• Next go to the Edges sheet. Go over to the Relationship column, and sort by that column alphabetically. The same way that choosing different colors for nodes based on the categories they fall in lets you tell more about the nodes in the graph, this will let you see more about the relationships in the graph. Highlight the column Color (column C) where the Relationship is Mentions make and choose the purple swatch on the Select Color menu. For Replies choose green, and for Tweets choose black. 

Graphing Sheet

Now that your graph will have some symbology indicating which nodes belong to which category, you can create a graph. You'll see at the top of the top of the sheet is a window called Document Actions which by default shows information about Node XL. This is where your graph will be displayed. 

  • In the NodeXL tab, you'll see a couple of dropdowns listing Type and Layout.  This is where you can make decisions about what method will be used to design your graph. For now, we'll just go with the options of Directed and Fruchterman. Click on Show Graph.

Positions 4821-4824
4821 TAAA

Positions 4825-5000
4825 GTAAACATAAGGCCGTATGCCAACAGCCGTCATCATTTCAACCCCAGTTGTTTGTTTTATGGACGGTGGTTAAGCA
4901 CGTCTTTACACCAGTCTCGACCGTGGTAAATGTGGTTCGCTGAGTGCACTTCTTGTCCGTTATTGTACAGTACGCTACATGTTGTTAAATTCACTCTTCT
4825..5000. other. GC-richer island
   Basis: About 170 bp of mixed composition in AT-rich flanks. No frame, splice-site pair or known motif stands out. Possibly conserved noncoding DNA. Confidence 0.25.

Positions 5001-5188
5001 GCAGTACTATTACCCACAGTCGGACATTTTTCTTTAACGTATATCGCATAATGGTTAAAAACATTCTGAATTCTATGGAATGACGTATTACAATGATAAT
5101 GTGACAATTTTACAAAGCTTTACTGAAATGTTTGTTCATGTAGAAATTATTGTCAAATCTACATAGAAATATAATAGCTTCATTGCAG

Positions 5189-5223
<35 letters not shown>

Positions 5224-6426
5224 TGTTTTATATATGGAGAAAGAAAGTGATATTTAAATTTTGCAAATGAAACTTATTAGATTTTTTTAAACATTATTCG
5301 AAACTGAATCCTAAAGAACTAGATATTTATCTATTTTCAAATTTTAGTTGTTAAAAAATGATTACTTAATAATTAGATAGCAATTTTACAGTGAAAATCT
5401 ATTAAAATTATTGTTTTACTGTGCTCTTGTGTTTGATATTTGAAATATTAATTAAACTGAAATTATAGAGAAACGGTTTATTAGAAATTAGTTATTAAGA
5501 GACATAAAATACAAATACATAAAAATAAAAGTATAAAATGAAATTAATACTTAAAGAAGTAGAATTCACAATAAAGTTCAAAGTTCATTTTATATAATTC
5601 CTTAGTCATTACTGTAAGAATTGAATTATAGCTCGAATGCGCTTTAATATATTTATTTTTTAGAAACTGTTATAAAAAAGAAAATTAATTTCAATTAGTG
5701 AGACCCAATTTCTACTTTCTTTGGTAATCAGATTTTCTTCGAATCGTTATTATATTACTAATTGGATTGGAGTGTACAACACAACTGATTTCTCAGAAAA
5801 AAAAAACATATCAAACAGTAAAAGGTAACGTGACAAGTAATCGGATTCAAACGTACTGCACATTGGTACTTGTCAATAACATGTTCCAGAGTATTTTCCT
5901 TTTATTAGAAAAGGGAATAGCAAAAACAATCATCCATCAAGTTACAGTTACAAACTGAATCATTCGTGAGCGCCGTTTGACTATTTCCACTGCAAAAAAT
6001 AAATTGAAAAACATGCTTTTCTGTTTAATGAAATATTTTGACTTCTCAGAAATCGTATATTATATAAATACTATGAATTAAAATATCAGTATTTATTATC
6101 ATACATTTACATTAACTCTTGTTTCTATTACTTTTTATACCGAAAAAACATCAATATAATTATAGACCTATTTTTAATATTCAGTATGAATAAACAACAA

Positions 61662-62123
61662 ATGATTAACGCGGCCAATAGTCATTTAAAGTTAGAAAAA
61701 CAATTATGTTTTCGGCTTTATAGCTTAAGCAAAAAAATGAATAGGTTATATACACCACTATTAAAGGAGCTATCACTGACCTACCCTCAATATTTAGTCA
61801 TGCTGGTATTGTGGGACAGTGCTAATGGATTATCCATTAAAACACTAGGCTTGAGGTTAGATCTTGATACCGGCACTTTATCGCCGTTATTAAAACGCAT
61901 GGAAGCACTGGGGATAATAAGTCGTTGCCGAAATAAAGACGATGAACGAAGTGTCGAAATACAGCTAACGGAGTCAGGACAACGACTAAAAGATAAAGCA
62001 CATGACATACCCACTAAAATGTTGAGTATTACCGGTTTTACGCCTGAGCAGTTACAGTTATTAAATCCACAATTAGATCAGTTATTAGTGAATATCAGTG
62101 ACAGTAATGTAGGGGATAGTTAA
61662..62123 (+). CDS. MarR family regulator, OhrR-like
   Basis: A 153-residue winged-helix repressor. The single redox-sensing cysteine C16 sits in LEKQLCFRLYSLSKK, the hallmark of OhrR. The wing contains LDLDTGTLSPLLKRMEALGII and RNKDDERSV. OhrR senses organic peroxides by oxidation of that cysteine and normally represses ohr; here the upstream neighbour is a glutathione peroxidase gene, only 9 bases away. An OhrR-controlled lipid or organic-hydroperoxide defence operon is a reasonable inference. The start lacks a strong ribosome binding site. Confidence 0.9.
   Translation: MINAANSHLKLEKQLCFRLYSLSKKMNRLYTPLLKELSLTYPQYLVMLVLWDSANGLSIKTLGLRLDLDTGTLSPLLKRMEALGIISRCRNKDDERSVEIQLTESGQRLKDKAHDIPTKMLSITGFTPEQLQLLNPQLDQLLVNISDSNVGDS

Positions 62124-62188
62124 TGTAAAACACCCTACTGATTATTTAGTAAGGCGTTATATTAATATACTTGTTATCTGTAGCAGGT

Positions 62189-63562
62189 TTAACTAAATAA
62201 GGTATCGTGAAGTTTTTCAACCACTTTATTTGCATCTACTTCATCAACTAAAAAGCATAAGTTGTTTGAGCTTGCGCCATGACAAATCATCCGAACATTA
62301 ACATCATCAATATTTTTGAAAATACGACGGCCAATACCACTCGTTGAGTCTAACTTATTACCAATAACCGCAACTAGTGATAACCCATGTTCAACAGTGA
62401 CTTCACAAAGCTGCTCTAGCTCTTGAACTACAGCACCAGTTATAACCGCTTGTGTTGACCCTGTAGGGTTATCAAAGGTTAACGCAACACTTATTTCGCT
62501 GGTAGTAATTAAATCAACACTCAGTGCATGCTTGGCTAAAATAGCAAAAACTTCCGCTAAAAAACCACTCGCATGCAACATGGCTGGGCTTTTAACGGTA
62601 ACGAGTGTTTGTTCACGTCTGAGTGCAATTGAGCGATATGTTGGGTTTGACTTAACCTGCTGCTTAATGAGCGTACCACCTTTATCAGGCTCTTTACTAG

• When the display in your Document Actions window changes, it will look something like this:
    A network graph connecting various tweets. There are three large clusters containing most of them.
  • Based on the colors that you decided upon, you can see that most of the nodes have rather low degrees, but a few have higher degrees. This makes sense if you take into account the structure of Twitter. A few people will make a tweet that becomes popular and is passed on by other users. Most of the connections are mentions,